Military Sealift Command Public Affairs
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Laura Seal (202) 685-5055
July 31, 2009
Pacific Partnership Civilian Mariners, Military Walk the Talk when it Comes to the Environment
U.S. Navy press release by Mass Communication Specialist 2nd Class (SW/AW) Joshua Valcarcel, Pacific Partnership Public Affairs
USNS RICHARD E. BYRD, At Sea (NNS) -- Since Pacific Partnership 2009's start in Samoa in early July, mission personnel have been steadfast in making sure that all garbage brought ashore finds its way back aboard USNS Richard E. Byrd (T-AKE 4) for proper disposal.
"We really believe we want to leave the site better than what we found it in," said Lt. Leah Geislinger, administrative officer and medical civic action project (MEDCAP) site supervisor.
"Part of the mission is about teaching sustainability to the host nation, and one of the things that we believe in is that we need to bring back the trash and garbage we bring with us, so we retrograde everything back to the ship nightly from our day's mission."
Garbage is sorted while on site at the MEDCAPs and engineering civic action projects (ENCAPs) before being brought back to the ship. Separating the plastics, sharp objects and biological waste ahead of time makes the process faster and smoother once it's back on board.
"We don't want to burden the host nation with our trash," added Canadian Army Cpl. Katarina Vasic, dental tech. "We're here to help people, not be part of the problem."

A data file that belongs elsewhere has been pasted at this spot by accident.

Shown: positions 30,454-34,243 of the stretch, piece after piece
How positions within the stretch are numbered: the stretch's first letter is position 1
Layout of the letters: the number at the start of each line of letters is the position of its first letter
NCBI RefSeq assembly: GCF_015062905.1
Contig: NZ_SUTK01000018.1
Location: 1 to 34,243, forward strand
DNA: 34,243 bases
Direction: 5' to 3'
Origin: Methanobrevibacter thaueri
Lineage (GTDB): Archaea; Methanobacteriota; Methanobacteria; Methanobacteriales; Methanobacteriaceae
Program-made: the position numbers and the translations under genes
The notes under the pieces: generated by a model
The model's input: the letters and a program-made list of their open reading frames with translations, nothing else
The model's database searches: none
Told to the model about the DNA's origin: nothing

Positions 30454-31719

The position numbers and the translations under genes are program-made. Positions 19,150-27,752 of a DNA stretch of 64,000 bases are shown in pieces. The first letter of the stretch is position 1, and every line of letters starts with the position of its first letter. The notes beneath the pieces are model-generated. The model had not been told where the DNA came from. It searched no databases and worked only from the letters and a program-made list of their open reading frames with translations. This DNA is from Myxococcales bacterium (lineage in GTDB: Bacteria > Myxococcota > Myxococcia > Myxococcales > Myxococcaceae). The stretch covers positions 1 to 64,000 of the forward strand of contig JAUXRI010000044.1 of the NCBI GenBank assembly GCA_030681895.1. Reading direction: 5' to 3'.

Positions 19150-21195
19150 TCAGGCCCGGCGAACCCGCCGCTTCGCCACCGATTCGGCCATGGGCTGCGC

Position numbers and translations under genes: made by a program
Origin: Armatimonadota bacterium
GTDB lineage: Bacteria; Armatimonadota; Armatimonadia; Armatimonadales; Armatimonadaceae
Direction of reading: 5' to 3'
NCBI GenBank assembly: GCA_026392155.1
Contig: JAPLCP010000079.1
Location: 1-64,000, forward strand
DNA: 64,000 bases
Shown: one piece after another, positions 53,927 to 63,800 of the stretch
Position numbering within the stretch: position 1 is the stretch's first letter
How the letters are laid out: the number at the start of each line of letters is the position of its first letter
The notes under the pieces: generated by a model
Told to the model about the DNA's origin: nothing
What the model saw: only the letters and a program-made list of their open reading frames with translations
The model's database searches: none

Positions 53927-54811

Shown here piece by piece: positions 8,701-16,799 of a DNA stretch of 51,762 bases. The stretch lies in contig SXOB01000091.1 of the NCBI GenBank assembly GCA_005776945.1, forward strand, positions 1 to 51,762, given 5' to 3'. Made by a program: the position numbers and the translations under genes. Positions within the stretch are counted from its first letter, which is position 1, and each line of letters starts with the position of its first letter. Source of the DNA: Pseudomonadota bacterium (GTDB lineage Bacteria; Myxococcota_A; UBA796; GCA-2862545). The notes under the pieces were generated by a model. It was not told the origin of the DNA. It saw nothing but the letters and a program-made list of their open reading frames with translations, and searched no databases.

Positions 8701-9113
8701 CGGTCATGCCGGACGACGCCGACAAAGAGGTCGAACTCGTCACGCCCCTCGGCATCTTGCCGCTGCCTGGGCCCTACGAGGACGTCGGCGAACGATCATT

Becoming the enabling vessel for Pacific Partnership 2009 required many adjustments, and Richard E. Byrd has found new ways to manage trash without threatening the health and comfort of the crew or the environment. Once the trash is back on board, it is up to civil service mariners like Able Bodied Seaman (Maintenance) Bronson Wright to work around-the-clock separating it.
"The captain takes the environment very seriously," said Wright. "He walks the walk and talks the talk. The Richard E. Byrd's doing her part to set the example for how things should be done when it comes to not polluting the environment."
The separation process ensures that items that aren't biodegradable, such as plastic, never find their way into the ocean. While most other materials can be safely disposed of while at sea, plastic materials don't break down and so are shredded and melted into disks until they can be taken to a place where they can be recycled.
In addition, because the mission requires the Richard E. Byrd be anchored out for days at a time, such as the 13 days the ship spent off the coast of Tonga, the trash is kept in large capacity industrial supply freezers -- separate and apart from any food storage -- that help prevent foul smell and decomposition.
"This is the first time we've ever used the freezer to hold our garbage," said Wright. "Most ports have garbage services, but these places we're visiting are very small, and using the freezer was our way of solving the problem ourselves."
Pacific Partnership 2009 will continue to manage its trash, minimizing its impact on the host nation and the environment throughout the deployment. The Richard E. Byrd is currently in Oceania and will continue to Kiribati, Republic of the Marshall Islands and the Solomon Islands.
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